So plenty of photo opportunities at Dreux as long as you have a good telephoto lense despite all of the modern safety fencing.


Once must never forget the paddock as you can see close-up what the cars are really like.  Rallycross cars are more sophisticated than you might imagine.   It is a shame that nowadays everything is under canvas but that's progress and at least the mechanics can stay a little dryer.

Inside the rear end of a modern rallycross car
Typical set up of large transporter and marquee
Mechanic at work during the lunch break
Plenty to do before the next heat
The bodywork is lightweight and easily removable
Don't forget to leave some space to hang up your racing overalls!

For those not familiar with Rallycross there are five classes in the French Rallycross championship.

SUPERCARS - these are very powerful up to 550hp 4WD cars of less than 1,200kg weight similar to the cars that participate in the World Rally Championship.  Very liberal regulations in most respects.

SUPER 1600 - these similar to the SuperCars but restricted to 250hp, 1,600cc, 950kg and 2WD.

DIVISION 3 - These have tubular chassis and plastic or composite bodies and are limited to 450hp.  They are also limited to 3,500cc atmospheric engines and most use a Nissan unit.  They can be either 2WD or 4WD.

DIVISION 4 - These are 1,600cc to 2,000cc cars that are 2WD and limited to 250hp.  It is in effect the category F2000 that is used for French Hillclimbs.  This is the most popular class in French rallycross.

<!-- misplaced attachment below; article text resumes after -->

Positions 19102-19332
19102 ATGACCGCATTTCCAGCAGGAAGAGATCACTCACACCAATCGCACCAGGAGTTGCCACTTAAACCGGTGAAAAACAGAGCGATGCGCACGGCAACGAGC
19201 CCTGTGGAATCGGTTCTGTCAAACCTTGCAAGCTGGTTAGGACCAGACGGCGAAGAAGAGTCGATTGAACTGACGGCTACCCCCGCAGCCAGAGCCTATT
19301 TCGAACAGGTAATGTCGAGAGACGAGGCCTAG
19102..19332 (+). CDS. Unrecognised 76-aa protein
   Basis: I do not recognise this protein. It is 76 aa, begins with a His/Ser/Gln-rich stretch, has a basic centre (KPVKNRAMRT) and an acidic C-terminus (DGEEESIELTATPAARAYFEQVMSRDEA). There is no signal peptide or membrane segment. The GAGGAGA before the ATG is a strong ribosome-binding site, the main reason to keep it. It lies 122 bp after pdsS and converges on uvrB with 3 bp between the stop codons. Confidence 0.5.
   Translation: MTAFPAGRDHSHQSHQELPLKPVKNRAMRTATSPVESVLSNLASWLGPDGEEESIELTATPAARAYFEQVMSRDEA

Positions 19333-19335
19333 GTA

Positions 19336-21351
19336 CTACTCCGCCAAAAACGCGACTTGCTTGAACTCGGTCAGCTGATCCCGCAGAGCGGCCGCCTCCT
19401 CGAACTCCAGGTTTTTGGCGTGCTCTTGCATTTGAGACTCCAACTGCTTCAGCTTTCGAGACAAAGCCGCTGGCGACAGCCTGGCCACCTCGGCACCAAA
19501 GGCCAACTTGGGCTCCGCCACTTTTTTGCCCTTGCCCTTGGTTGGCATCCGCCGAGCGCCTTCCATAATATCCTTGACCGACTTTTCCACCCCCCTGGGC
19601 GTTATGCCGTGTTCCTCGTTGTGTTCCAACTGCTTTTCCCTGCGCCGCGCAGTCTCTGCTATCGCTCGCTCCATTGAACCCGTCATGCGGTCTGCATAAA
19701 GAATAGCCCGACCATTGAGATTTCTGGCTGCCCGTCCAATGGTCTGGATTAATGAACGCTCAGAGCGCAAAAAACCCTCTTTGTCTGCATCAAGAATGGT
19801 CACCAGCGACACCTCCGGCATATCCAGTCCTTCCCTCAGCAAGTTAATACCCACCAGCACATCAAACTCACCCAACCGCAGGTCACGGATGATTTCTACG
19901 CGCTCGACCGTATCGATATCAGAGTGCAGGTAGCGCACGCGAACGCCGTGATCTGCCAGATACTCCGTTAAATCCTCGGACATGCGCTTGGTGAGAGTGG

THE TWINGO R1 CUP - this is a low cost one make series featuring 2WD Renault Twingos of about 133hp.

My favourite driver of the day was Romauld Delaunay who drove his softly set up Citroen DS3 with great speed and enthusiasm in Division 3.
Another division 3 driver was Patrice Lambert in his Citroen C2 T3F
Attacking the kerbs is Christophe Saunois in his division 3 Toyota Corolla.  He would be officially crowned the division three champion after the weekend as he had already had six successive victories prior to Dreux.
Patrick Briffaud in his well turned out division 3 Renault Megane 3.
Also in division 3 was this kerb bouncing Nissan 350Z of Jack Brinet.
In the supercars class, Hervé Knapick continues despite the damage on his Citroen DS3.

Fabien Pailler kicks up the dust in his Peugeot 308 supercar. He was one of two contenders with a chance of winning the French SuperCars championship prior to this weekend.

Two wheel action from Bertrand Girardot in his division 4 Honda S2000.

Adeline Sangnier in her Peugeot 207 supercar rejoins ahead of the main pack from the joker section.
A car gets launched on the entry to turn 2
Cars at right angles at turn 1
Mathieu Trevian opposite locks his Citroen Saxo out of turn 2 ahead of the division 3 pack
Sébastien Guillemaud get the jump on his fellow division 4 competitors
Close racing down the main straight from division 3 competitors. 
Close finish in division 3
Lucie Grosset-Janin gets sideways at turn 1 but keeps ahead of the pack in a Twingo heat
….and we we will end where we began, back at the start.
Thanks to the French rallycross teams and the Les Circuit de  l'Ouest Parisien for a great day out.  It was just eight euros for the Saturday which is good value in my books.  I shall be back someday for some more Rallycross de Dreux.